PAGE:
Patrick Moorhead: Well, we need automation at scale. And what’s most interesting maybe about the whole future of commerce experience and what Amazon talked about here at re:MARS was more of an amalgamation of technologies.

Daniel Newman: Right.

Patrick Moorhead: I guess you could put one of these in space, but definitely the rest of the Mars, like machine learning, automation, robotics put together are going to create an experience in the future where shopping really does look different, meaning that our interactions with retail, our interactions in a distribution center facility, at a ballpark, in a smart city are going to be more seamless, frictionless. And that’s really what the future is about. You want something to drink, it knows who you are, you take it off the shelf, you open it. You’ve got IOT reading your metrics, telling you your hydration level. You’ve got the store being notified what it is you’ve purchased. You’re going to be able to have medical records connected to that that’s going to tell what particular foods are reacting the best in your blood types.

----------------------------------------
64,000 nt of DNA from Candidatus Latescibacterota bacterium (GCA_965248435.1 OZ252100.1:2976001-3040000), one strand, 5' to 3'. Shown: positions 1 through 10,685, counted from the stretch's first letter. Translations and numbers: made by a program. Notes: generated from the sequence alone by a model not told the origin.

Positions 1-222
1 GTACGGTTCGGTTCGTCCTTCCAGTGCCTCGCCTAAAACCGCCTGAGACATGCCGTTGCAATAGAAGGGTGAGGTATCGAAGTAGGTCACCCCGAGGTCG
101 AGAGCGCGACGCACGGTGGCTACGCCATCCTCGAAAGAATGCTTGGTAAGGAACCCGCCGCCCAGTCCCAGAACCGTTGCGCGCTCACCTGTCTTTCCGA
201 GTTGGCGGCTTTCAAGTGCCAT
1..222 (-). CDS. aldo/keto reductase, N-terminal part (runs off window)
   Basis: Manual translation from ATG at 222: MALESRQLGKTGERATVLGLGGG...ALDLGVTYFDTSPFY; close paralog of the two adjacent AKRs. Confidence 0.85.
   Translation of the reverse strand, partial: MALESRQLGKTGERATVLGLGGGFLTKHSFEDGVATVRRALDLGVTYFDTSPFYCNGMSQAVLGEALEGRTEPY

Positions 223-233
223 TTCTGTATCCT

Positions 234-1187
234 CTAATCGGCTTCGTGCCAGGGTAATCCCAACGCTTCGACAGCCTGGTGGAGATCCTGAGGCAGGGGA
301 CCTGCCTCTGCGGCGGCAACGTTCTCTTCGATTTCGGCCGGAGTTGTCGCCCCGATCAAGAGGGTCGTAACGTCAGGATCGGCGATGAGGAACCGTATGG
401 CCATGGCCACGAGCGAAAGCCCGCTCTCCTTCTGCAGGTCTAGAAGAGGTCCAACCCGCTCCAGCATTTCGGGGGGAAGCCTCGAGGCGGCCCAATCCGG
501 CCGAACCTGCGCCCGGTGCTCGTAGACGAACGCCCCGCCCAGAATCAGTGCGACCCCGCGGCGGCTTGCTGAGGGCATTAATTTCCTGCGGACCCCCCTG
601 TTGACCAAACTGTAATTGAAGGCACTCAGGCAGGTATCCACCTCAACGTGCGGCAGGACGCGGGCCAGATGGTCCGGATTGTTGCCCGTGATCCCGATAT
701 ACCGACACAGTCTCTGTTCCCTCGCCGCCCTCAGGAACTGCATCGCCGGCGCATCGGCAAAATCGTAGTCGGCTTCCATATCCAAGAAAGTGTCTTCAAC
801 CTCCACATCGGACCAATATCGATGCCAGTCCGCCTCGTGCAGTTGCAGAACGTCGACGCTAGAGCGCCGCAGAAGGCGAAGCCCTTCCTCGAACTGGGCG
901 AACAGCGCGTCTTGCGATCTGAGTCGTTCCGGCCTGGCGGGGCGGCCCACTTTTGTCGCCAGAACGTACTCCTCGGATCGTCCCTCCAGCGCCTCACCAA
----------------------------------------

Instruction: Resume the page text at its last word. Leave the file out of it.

Now, again, I’m getting out there. But right now, just even having that shopping cart that you can just walk into the store, load up everything you need, walk out of a checkout aisle, have it know whom to bill. You’re not shoplifting. And again, how do you-

Daniel Newman: Don’t forget about the one, right? You need to put your palm up there.